Change In Prescription Practices May Be Paying Off In War Against Opioid Crisis, Survey Finds
“Ten out of 19 emergency departments said that they had significantly reduced their prescribing since we started our safe prescribing guidelines," said Dr. Roneet Lev, chief of emergency medicine at San Diego's Scripps Mercy Hospital.
Opioid Epidemic Prompting Changes In San Diego Emergency Rooms
For years, hospital emergency rooms have been seen as easy marks for people who are doctor shopping for opioids like Vicodin and Oxycontin. But that perception may be changing. An effort aimed at getting local emergency room physicians to change their prescribing practices appears to be bearing fruit. (Goldberg, 11/9)
In other news on the epidemic —
Capital Public Radio:
California Health Officials Tackle Opioid Crisis With Help From Counties
President Donald Trump declared the opioid epidemic a national public health crisis last month, but didn’t specify any new funding to combat the problem. California health officials say their efforts to reduce overdose deaths are already in full swing. (Caiola, 11/9)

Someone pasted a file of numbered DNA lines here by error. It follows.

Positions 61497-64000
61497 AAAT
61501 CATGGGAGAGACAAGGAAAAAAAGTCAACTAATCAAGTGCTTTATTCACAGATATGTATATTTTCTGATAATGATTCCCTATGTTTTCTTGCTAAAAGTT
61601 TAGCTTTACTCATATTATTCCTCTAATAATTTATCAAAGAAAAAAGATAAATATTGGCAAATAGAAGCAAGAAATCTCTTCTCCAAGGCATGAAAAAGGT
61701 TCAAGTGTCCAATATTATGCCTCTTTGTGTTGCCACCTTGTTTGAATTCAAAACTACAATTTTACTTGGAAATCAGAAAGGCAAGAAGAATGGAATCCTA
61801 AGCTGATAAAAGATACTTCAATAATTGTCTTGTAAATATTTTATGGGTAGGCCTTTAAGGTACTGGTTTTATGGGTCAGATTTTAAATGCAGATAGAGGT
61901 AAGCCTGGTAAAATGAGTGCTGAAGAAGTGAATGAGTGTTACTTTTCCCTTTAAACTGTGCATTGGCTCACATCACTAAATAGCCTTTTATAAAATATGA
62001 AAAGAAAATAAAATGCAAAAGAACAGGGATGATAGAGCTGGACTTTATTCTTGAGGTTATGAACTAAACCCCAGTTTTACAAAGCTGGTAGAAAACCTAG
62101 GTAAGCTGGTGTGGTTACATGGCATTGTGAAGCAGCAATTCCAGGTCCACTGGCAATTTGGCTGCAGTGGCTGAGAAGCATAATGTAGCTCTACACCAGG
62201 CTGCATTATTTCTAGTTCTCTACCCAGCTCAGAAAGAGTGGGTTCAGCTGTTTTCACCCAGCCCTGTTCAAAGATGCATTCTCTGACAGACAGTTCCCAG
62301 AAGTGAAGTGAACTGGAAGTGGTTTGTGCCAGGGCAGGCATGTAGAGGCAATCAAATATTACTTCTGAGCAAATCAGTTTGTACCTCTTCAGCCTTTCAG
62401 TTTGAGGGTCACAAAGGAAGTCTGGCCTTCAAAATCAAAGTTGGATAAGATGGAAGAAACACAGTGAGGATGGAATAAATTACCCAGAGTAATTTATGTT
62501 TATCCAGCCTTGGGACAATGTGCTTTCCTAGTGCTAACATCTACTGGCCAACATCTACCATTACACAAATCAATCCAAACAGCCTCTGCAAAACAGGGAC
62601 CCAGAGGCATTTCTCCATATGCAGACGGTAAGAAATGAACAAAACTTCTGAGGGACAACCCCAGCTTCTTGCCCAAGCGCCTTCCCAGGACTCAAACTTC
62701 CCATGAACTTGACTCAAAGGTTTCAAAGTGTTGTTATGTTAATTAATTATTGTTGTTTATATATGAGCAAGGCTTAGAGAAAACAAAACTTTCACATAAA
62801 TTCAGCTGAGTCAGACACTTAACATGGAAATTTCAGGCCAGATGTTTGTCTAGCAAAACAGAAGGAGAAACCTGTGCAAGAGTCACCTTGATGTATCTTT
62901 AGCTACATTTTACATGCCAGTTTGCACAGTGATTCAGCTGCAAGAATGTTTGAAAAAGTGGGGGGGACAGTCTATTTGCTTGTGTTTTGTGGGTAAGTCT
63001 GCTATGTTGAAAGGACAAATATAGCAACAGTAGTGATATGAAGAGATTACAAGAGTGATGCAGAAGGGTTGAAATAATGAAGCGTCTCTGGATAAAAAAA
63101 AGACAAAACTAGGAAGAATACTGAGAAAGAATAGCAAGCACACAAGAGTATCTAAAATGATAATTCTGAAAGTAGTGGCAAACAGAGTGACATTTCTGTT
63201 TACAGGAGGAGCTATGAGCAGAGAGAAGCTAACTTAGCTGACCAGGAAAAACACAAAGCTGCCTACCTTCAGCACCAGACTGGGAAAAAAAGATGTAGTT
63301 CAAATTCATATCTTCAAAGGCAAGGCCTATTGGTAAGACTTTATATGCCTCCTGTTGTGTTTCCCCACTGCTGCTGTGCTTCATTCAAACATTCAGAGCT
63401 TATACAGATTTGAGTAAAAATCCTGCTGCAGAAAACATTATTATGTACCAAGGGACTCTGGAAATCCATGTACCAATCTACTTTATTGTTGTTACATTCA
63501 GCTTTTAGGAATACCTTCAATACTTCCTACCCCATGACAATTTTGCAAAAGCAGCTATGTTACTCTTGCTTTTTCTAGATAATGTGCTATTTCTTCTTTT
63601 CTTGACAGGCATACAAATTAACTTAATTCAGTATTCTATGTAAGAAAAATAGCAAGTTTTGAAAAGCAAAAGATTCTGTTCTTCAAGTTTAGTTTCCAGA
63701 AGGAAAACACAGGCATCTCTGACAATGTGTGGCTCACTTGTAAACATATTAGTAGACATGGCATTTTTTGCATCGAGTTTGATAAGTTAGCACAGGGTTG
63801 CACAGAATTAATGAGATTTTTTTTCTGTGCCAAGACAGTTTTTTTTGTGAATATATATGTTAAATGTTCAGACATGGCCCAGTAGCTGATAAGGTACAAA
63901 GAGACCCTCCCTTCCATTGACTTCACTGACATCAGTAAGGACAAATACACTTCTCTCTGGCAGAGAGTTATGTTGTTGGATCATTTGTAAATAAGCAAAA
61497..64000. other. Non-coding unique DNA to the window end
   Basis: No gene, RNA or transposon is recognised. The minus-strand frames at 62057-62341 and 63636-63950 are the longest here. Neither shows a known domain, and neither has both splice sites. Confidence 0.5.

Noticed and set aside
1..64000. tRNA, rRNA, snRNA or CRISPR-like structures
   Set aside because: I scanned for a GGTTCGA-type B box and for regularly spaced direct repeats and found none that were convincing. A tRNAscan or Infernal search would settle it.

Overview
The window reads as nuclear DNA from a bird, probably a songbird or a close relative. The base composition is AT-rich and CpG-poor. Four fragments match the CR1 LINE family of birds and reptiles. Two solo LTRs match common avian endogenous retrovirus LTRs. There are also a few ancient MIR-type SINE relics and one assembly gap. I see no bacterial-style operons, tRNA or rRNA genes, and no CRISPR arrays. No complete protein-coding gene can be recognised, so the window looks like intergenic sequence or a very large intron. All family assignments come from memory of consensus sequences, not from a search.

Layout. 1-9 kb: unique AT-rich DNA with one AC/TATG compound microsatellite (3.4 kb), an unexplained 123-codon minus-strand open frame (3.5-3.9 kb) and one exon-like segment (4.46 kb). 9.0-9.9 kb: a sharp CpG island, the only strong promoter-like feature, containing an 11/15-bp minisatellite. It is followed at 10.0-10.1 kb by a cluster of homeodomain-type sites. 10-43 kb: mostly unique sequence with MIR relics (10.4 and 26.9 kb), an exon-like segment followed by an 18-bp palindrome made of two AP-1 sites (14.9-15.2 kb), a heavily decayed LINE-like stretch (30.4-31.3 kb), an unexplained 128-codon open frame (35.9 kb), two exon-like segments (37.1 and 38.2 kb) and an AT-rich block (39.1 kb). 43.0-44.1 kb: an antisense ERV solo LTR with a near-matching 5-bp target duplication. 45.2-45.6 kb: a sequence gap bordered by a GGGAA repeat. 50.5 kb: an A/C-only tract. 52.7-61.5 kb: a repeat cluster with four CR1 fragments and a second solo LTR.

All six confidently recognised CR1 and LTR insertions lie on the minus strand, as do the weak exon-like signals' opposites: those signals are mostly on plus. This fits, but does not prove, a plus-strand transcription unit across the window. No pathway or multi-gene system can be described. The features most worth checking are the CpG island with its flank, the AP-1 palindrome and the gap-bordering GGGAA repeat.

For Many Palm Springs Homeless, Heroin Comes Before Food And Water. The Problem Is Getting Worse.
Much of the national epidemic has been concentrated in the Northeast and Midwest. California counted 1,966 opioid overdose deaths in 2015, few enough to have one of the lowest opioid death rates of any state, according to an analysis by the Kaiser Family Foundation. In Riverside County, a large stretch of Southern California that includes Palm Springs and more than 2.3 million people, overdose deaths involving heroin have risen over the past decade, according to a Desert Sun analysis of county data derived from death reports. In 2005, 21 death records mentioned heroin. In 2013, the count surpassed 50 for the first time and remained that high for at least two more years. (Newkirk, 11/9)